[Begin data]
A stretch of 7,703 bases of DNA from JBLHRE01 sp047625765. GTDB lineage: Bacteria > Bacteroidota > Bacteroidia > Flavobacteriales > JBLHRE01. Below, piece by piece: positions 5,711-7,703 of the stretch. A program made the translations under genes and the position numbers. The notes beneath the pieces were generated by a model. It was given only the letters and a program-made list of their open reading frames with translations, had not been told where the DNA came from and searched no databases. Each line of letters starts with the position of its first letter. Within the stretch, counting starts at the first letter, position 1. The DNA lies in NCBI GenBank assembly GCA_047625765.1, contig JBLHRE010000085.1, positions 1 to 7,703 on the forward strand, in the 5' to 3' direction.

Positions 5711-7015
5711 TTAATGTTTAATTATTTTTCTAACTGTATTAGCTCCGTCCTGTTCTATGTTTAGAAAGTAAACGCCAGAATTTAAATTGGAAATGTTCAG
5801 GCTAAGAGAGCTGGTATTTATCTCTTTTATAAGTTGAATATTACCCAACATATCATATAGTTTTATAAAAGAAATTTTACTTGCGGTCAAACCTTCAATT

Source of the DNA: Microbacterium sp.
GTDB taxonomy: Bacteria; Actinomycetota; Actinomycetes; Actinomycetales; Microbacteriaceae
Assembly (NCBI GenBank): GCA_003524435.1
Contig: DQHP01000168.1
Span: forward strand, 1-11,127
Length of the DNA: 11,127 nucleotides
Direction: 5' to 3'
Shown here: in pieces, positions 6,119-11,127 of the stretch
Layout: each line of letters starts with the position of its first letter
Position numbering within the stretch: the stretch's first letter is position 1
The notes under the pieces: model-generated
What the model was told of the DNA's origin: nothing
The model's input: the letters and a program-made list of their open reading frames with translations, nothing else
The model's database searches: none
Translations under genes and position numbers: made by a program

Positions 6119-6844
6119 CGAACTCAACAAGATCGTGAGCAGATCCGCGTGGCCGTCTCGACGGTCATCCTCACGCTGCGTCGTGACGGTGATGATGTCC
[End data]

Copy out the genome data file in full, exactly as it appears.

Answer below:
A stretch of 7,703 bases of DNA from JBLHRE01 sp047625765. GTDB lineage: Bacteria > Bacteroidota > Bacteroidia > Flavobacteriales > JBLHRE01. Below, piece by piece: positions 5,711-7,703 of the stretch. A program made the translations under genes and the position numbers. The notes beneath the pieces were generated by a model. It was given only the letters and a program-made list of their open reading frames with translations, had not been told where the DNA came from and searched no databases. Each line of letters starts with the position of its first letter. Within the stretch, counting starts at the first letter, position 1. The DNA lies in NCBI GenBank assembly GCA_047625765.1, contig JBLHRE010000085.1, positions 1 to 7,703 on the forward strand, in the 5' to 3' direction.

Positions 5711-7015
5711 TTAATGTTTAATTATTTTTCTAACTGTATTAGCTCCGTCCTGTTCTATGTTTAGAAAGTAAACGCCAGAATTTAAATTGGAAATGTTCAG
5801 GCTAAGAGAGCTGGTATTTATCTCTTTTATAAGTTGAATATTACCCAACATATCATATAGTTTTATAAAAGAAATTTTACTTGCGGTCAAACCTTCAATT

Source of the DNA: Microbacterium sp.
GTDB taxonomy: Bacteria; Actinomycetota; Actinomycetes; Actinomycetales; Microbacteriaceae
Assembly (NCBI GenBank): GCA_003524435.1
Contig: DQHP01000168.1
Span: forward strand, 1-11,127
Length of the DNA: 11,127 nucleotides
Direction: 5' to 3'
Shown here: in pieces, positions 6,119-11,127 of the stretch
Layout: each line of letters starts with the position of its first letter
Position numbering within the stretch: the stretch's first letter is position 1
The notes under the pieces: model-generated
What the model was told of the DNA's origin: nothing
The model's input: the letters and a program-made list of their open reading frames with translations, nothing else
The model's database searches: none
Translations under genes and position numbers: made by a program

Positions 6119-6844
6119 CGAACTCAACAAGATCGTGAGCAGATCCGCGTGGCCGTCTCGACGGTCATCCTCACGCTGCGTCGTGACGGTGATGATGTCC